Bureau of Reclamation increases storage at key Central Valley reservoirs
Water storage in six key reservoirs is at 4.9 million acre-feet; 2 million acre-feet more than at the beginning of water year 2016.
CALIFORNIA, OCTOBER 10, 2016 -- The U.S. Bureau of Reclamation’s Central Valley Project began water year 2017 on Oct. 1 with 4.9 million acre-feet of water in its six key reservoirs. The amount is 2 million acre-feet more than was in storage at the beginning of water year 2016, federal officials announced.
The amount of storage in the key reservoirs – Shasta, Trinity, Folsom, New Melones and Millerton reservoirs and the federal share of the joint federal/state San Luis Reservoir – is 82% of the 15-year average of annual carryover of 6.0 million acre-feet.
"Although overall CVP water supply conditions improved in WY 2016 compared to WY 2015 and WY 2014, we continue to face difficult circumstances as we deal with the ongoing effects of the drought," said Bureau Mid-Pacific Regional Director David Murillo. "We got through WY 2016 by working closely with our water users and their willingness to work together to develop creative solutions to a multitude of challenges. We hope that water supply conditions improve as we move into WY 2017 but know we could be facing a sixth consecutive year of drought. Regardless of conditions, we will continue to collaborate with our water users, stakeholders and agency partners to best manage our critical water resources."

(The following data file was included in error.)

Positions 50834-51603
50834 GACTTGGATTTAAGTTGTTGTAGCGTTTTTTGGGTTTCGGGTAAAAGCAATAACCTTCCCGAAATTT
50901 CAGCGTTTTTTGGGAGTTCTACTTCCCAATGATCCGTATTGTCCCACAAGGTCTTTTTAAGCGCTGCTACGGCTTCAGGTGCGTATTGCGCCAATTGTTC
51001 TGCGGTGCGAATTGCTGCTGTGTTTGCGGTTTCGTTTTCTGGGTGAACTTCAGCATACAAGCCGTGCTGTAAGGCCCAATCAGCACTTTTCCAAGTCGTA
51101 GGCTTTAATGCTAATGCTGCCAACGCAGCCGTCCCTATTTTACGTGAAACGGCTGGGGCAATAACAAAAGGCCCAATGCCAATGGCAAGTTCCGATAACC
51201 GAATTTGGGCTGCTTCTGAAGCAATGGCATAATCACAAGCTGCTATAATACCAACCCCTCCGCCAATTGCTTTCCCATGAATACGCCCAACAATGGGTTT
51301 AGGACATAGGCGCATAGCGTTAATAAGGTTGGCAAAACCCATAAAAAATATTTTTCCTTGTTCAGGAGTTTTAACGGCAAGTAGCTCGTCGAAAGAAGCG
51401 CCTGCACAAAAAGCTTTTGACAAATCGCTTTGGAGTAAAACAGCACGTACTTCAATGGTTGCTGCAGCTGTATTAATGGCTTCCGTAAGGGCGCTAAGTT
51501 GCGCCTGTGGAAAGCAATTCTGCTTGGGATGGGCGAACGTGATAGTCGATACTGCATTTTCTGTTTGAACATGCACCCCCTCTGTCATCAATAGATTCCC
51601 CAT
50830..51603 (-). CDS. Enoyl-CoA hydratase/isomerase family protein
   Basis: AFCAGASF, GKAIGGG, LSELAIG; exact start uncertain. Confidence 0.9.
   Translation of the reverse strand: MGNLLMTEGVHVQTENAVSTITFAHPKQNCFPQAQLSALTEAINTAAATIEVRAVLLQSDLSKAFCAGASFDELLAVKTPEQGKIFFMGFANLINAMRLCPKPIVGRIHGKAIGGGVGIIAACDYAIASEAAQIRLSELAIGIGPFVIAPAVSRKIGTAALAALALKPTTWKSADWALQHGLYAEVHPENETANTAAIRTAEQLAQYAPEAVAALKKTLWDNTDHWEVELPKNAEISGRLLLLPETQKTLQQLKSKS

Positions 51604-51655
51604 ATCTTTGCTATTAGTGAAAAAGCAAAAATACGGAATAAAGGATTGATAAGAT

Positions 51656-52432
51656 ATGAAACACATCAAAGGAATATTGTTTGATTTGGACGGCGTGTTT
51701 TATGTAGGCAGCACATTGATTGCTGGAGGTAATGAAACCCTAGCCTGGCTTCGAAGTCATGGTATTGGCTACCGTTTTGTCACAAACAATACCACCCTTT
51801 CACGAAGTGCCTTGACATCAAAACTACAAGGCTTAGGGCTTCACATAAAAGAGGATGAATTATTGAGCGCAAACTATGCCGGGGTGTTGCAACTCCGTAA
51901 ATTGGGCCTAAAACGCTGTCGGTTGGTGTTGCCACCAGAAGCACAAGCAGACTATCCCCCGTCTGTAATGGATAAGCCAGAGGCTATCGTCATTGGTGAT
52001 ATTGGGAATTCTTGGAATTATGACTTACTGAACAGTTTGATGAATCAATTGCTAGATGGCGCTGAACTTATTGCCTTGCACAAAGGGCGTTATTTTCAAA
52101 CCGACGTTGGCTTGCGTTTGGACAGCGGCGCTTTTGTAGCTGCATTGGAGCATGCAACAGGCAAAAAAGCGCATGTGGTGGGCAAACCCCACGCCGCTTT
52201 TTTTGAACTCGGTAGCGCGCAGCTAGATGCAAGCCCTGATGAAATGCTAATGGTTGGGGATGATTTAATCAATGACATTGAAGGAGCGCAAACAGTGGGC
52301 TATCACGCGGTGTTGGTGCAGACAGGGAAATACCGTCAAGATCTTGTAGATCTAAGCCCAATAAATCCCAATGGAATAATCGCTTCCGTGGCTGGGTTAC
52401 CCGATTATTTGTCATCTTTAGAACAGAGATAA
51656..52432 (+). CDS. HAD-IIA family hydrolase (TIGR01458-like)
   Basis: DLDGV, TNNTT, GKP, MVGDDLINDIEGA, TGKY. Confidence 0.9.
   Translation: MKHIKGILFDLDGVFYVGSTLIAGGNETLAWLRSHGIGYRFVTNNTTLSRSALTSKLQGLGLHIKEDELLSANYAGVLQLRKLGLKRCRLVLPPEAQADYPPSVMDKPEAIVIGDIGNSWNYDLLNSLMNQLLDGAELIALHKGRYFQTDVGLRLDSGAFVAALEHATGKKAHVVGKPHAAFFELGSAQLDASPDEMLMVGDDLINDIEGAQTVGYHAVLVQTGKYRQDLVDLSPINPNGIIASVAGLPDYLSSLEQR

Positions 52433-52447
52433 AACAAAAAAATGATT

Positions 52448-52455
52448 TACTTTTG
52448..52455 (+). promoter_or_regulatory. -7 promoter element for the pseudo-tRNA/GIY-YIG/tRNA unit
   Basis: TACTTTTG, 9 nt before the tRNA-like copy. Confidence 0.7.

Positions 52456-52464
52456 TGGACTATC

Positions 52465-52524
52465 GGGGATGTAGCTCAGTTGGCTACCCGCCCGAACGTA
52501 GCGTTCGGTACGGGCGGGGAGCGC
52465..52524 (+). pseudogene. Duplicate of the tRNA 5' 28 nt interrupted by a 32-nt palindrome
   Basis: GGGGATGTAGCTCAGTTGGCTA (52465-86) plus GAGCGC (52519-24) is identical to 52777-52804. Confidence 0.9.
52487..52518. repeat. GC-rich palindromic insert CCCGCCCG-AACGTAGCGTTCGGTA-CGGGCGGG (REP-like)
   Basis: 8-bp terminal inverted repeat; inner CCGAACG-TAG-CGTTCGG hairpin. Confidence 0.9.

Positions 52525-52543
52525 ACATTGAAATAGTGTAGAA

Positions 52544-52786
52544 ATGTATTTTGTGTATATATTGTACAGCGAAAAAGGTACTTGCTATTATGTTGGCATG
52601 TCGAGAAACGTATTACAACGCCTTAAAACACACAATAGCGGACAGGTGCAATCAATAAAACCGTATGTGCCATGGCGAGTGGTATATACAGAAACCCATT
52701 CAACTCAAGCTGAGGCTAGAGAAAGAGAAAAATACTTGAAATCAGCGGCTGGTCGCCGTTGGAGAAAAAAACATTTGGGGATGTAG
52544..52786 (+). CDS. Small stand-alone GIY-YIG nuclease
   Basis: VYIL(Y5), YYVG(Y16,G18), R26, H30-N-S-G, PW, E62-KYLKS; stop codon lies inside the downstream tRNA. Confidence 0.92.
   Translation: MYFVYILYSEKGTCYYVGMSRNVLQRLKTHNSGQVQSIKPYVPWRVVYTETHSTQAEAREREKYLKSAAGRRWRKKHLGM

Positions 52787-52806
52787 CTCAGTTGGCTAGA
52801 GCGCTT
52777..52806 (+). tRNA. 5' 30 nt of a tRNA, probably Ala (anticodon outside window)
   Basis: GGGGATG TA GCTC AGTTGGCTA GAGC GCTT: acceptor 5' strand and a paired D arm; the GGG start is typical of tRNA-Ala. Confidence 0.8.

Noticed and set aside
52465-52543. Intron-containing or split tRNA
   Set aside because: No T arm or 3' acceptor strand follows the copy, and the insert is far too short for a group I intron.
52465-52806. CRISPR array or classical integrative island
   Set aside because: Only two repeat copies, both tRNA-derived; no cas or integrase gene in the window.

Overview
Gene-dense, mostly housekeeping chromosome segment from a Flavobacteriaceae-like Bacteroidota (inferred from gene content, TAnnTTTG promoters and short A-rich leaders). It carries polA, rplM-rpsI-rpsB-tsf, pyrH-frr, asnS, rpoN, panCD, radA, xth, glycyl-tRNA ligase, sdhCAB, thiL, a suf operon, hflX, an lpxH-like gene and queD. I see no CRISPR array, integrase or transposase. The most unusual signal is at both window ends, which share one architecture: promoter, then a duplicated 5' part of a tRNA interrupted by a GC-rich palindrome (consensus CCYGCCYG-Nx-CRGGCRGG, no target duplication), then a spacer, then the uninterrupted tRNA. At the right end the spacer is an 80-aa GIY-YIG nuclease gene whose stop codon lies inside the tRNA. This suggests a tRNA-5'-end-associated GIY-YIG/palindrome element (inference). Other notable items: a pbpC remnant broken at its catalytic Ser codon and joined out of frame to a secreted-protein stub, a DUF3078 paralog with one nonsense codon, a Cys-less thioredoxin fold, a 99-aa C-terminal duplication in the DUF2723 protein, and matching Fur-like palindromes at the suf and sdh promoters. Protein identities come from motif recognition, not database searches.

The amount of water in storage at the end of the water year reflects the amount carried over into the new water year. By comparison, WY 2015 began with 2.9 million acre-feet, 2014 began with 3.1 million acre-feet, 2013 with 5.1 million acre-feet, 2012 with 6.9 million acre-feet and 2011 with 9.3 million acre-feet.
In spring 2017, the Bureau anticipates making a preliminary assessment of WY 2017 CVP water supply conditions.
For additional storage information visit www.usbr.gov/mp/cvo.
The Association of California Water Agencies (ACWA) is the largest statewide coalition of public water agencies in the country. Its 430 public agency members collectively are responsible for 90% of the water delivered to cities, farms and businesses in California.